In this study, we investigated the effect of salinity on photosynthesis and the distribution of photosynthates in the Japanese tomato (Solanum lycopersicum) cultivar ‘CF Momotaro York’ and the Dutch cultivar ‘Endeavour’. Although significant differences were not observed in fresh yield among the cultivars, there were significant differences between the control and salinity in terms of fresh yield, total soluble solids, and titratable acid. The total dry weight in the Japanese cultivar was not affected by salinity, but the Dutch cultivar had lower total weight under salinity compared to the control. Regarding dry mass partitioning, the Japanese cultivar had a lower dry mass ratio of vegetative organs and a higher ratio of fruits than the Dutch cultivar. Salinity did not affect the photosynthetic rate in the Japanese cultivar, but did affect the Dutch cultivar, possibly due to water use efficiency. These results indicate that this Japanese cultivar has characteristics of efficient fruit production under a low node-order pinching and high-density planting system, even under salinity conditions.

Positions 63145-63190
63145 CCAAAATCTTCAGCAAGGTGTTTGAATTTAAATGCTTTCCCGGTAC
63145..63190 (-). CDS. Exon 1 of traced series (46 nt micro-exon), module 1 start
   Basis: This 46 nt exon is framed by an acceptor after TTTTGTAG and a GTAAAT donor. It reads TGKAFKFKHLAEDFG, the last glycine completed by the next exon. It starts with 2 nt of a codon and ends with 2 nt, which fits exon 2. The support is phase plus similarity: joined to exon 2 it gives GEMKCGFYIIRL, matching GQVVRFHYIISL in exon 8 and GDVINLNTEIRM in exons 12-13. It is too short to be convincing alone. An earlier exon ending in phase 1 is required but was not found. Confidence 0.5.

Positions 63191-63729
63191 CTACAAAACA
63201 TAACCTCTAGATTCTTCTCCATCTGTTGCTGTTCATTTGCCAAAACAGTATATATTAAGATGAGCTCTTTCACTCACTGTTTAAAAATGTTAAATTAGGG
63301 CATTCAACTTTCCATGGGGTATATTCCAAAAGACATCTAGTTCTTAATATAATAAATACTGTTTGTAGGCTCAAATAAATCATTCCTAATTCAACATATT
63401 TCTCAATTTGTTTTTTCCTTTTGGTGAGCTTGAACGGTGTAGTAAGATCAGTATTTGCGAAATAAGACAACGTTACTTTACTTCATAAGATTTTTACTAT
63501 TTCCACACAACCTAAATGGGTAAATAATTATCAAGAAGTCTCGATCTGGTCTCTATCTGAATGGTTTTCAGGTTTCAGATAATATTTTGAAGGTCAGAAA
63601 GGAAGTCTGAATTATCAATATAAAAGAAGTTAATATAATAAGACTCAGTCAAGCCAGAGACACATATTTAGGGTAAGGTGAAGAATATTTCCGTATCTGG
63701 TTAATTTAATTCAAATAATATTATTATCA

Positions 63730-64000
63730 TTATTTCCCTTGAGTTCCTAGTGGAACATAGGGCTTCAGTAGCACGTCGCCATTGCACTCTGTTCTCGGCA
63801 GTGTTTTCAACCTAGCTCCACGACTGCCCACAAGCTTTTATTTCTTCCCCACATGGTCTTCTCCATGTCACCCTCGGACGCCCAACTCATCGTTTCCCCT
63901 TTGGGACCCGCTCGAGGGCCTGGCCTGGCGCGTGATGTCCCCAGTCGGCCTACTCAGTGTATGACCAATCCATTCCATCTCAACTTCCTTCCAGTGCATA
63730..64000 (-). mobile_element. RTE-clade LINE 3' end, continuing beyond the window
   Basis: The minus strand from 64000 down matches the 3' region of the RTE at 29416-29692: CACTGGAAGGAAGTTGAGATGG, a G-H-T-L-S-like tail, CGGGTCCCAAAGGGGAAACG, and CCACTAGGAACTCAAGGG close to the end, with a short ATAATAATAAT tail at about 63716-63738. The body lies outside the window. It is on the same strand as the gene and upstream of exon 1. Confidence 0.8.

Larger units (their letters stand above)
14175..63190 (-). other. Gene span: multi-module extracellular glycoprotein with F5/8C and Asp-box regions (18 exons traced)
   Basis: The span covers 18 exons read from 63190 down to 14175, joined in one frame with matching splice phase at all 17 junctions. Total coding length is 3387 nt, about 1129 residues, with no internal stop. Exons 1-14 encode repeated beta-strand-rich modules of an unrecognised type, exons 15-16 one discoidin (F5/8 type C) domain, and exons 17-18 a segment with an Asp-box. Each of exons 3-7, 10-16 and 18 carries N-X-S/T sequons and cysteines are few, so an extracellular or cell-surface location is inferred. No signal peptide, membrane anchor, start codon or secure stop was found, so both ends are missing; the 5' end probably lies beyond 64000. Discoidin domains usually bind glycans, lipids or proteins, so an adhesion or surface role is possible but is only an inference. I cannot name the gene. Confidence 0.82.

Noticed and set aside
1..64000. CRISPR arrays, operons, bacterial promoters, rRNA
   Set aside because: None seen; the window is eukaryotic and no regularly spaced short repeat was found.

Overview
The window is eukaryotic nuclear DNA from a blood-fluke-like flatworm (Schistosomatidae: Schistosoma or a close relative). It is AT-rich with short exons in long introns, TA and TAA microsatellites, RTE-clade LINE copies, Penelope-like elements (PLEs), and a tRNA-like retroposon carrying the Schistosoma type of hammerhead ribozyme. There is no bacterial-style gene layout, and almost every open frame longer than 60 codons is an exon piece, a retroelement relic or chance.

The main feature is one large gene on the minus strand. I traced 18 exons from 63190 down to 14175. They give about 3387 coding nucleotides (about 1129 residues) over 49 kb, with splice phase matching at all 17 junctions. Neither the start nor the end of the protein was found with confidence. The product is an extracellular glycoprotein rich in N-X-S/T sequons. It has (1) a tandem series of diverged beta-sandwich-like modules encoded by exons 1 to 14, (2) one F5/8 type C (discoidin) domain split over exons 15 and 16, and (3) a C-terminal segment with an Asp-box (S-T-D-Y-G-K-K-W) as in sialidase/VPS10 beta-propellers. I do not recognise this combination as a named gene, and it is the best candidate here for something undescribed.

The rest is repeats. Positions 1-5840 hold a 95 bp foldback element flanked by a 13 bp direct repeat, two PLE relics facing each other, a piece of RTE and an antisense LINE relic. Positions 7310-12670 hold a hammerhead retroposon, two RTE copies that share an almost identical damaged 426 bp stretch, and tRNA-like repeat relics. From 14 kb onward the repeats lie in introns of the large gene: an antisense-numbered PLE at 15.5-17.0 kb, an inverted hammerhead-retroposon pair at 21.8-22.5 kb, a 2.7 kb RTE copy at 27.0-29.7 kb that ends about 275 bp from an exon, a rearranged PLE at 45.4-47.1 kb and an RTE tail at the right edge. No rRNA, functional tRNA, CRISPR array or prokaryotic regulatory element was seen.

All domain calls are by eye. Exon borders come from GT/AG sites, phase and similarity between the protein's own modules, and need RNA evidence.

In Capsicum, loss of function mutation of acyltransferase (Pun1), putative aminotransferase (pAMT), putative ketoacyl-ACP reductase (CaKR1), and R2R3-MYB transcription factor (CaMYB31) have been reported to be the genetic causes of non-pungency. In the present study, 245 C. chinense accessions were initially screened for non-pungency attributes. Six candidates with identification numbers, No. 3327, No. 3356, No. 3529, No. 4026, No. 4028, and No. 4034 were selected by tasting test, and the non-pungency attribute was confirmed by high-performance liquid chromatographic analysis. Expression and sequence analysis inferred that the non-pungency of No. 3529 was due to the non-expression of Pun1. Analysis of pAMT confirmed that No. 3356 (pamt5) and No. 4034 (pamt9) had loss of function mutations. Because the non-pungency of No. 3327, No. 4026, and No. 4028 did not seem to be caused by mutation of either Pun1 or pAMT, the CaKR1 mutation was further examined using a polymerase chain reaction-based, co-dominant marker. Genotyping clarified that No. 3327, No. 4026, and No. 4028 had the same mutated CaKR1 allele as non-pungent No. 3341. Moreover, a crossing test with a pungent Habanero and No. 3341 clearly revealed that the non-pungency in No. 3327, No. 4026, and No. 4028 was a result of a loss of function mutation of CaKR1. Our previous and present studies have shown that non-pungent cultivars of C. chinense possessing pamt are widely distributed in Central America, South America and the West Indies (Caribbean), while non-pungent cultivars possessing Cakr1 originate from Bolivia and Peru. Some artificial selection may have occurred that was based on a preference for non-pungent peppers in the local region of origin.